Efforts to bridge this gap, like the usage of emoticons in text-based conversation, merely constitute a poor substitute.
Another notion going hand in hand with this view is the belief that it is ‘better’ that a person spends time outside of the house, meeting people face to face at bars, clubs, fraternities, sports teams and so on.
Some more stuff about me may be found here: Website I’m getting rather tired of people ranting on about the inferiority of text-based conversation such as MSN, ICQ, AIM, Yahoo! The prevailing opinion seems to be that face to face communication is hands down superior to online text conversations, because face to face includes body language, intonation, facial expressions, physical contact and so on.
The story goes that consequently there is a huge information loss during online communication because of the aforementioned features lacking in text-based conversation.
It is notoriously hard to search a soundscape for the stuff you want, or index it without substantial expertise. The difference however is that you have way more opportunity to really think things through before you hit the [return] key.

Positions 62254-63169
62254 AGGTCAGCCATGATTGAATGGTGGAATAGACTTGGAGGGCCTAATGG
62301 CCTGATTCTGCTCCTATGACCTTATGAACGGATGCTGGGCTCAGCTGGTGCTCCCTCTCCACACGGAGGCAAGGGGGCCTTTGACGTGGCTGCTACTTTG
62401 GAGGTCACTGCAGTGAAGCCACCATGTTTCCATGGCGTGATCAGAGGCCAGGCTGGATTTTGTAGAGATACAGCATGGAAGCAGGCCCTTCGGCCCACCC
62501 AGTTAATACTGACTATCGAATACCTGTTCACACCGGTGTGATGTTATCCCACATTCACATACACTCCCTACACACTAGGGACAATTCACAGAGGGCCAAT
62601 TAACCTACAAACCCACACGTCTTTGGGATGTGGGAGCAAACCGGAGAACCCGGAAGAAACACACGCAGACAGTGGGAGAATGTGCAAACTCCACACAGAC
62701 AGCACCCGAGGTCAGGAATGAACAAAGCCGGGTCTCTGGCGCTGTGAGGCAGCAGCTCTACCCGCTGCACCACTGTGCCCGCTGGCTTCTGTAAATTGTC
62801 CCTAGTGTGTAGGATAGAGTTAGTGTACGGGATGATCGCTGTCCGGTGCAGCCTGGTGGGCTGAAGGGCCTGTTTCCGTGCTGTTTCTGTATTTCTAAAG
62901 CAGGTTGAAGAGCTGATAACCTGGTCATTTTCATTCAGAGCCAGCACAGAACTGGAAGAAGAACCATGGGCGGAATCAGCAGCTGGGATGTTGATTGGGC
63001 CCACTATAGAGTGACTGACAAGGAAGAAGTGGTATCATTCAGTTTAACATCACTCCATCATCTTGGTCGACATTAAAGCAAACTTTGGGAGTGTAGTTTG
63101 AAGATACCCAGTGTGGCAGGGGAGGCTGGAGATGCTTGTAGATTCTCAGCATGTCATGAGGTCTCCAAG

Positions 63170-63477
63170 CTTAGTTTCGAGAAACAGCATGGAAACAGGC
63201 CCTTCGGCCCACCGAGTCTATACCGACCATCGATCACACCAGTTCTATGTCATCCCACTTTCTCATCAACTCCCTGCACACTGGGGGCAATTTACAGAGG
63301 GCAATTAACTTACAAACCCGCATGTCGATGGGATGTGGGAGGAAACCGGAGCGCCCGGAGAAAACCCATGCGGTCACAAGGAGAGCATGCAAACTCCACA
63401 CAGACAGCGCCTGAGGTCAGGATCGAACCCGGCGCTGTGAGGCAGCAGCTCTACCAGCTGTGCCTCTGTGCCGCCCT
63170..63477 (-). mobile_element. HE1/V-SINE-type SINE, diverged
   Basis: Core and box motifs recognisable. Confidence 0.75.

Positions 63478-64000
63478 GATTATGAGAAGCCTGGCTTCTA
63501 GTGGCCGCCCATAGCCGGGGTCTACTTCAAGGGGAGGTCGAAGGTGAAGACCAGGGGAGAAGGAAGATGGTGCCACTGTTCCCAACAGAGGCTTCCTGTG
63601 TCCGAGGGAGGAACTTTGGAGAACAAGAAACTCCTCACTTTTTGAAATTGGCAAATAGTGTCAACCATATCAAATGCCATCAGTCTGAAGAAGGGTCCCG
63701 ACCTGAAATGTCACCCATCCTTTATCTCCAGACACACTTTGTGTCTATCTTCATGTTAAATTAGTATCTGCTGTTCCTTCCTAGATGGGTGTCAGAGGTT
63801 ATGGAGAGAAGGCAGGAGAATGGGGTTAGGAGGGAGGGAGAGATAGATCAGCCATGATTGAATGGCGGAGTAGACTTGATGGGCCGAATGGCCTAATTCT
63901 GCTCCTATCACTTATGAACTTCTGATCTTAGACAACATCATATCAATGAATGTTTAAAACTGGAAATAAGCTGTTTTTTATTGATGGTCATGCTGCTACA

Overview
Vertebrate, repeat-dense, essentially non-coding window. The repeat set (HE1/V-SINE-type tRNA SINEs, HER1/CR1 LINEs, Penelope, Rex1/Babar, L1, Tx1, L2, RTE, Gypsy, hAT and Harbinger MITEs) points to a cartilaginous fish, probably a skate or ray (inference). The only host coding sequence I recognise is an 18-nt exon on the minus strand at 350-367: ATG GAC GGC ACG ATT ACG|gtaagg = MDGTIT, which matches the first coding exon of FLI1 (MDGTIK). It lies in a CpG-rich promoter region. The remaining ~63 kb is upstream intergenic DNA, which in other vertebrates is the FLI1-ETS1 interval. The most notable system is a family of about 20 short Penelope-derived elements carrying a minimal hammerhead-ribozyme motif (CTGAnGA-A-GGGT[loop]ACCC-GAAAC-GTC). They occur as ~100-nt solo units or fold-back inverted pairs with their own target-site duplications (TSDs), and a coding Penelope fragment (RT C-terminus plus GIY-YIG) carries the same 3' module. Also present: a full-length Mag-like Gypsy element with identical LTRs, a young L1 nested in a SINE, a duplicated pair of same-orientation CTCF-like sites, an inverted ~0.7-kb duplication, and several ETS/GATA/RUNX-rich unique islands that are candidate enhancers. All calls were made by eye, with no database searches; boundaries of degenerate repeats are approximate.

These things are hard to do when you’re talking with someone on the train.I think this trend has been going on ever since television addiction became a social issue, of people ‘wasting their time’ on their own as opposed to being socially active.It is the reigning (conservative) way of viewing human contact, to a point that everyone can’t feel but a little guilty or ashamed that, when asked where you were last saturday night, you have to answer “behind the computer”.About Pepijn Uitterhoeve I'm Pepijn, a veteran Utopia player (and gamer in general).I intend to write my master thesis on Utopia, and focus mainly on the cooperative aspects.I just wanted to provide some counterweight to people rapping on text messaging while glorifying face to face conversation.